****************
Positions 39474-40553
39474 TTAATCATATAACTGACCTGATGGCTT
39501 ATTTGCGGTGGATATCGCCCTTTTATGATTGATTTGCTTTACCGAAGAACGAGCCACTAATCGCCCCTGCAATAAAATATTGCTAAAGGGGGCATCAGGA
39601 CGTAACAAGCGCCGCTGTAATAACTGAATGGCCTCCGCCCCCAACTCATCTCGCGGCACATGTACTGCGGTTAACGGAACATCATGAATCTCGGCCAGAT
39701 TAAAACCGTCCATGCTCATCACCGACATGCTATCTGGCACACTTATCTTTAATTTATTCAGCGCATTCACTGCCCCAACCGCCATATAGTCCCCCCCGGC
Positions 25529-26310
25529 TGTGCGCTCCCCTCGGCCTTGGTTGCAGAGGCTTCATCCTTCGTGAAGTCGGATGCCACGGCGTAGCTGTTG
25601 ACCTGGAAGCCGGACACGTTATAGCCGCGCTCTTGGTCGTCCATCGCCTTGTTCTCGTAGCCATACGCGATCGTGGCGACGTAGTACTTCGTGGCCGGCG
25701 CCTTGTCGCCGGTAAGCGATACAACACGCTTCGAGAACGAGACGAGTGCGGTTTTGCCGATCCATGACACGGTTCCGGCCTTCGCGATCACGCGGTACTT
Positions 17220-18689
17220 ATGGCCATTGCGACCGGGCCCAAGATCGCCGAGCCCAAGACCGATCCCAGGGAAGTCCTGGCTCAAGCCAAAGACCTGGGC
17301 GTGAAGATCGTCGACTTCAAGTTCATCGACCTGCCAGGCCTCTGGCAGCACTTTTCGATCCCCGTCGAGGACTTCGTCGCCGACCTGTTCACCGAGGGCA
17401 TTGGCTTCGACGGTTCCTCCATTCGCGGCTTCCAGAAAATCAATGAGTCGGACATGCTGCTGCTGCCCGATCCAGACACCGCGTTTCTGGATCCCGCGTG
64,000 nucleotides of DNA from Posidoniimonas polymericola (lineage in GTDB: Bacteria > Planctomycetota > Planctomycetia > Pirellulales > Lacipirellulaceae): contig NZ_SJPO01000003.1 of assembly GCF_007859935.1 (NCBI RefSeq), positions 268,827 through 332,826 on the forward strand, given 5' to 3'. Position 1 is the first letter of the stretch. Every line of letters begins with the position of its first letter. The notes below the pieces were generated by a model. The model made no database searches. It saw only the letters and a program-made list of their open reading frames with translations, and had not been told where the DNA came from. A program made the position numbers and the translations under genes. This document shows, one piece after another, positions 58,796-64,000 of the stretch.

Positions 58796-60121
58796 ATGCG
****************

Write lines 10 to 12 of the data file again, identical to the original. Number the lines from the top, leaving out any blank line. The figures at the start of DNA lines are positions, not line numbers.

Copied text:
Positions 17220-18689
17220 ATGGCCATTGCGACCGGGCCCAAGATCGCCGAGCCCAAGACCGATCCCAGGGAAGTCCTGGCTCAAGCCAAAGACCTGGGC
17301 GTGAAGATCGTCGACTTCAAGTTCATCGACCTGCCAGGCCTCTGGCAGCACTTTTCGATCCCCGTCGAGGACTTCGTCGCCGACCTGTTCACCGAGGGCA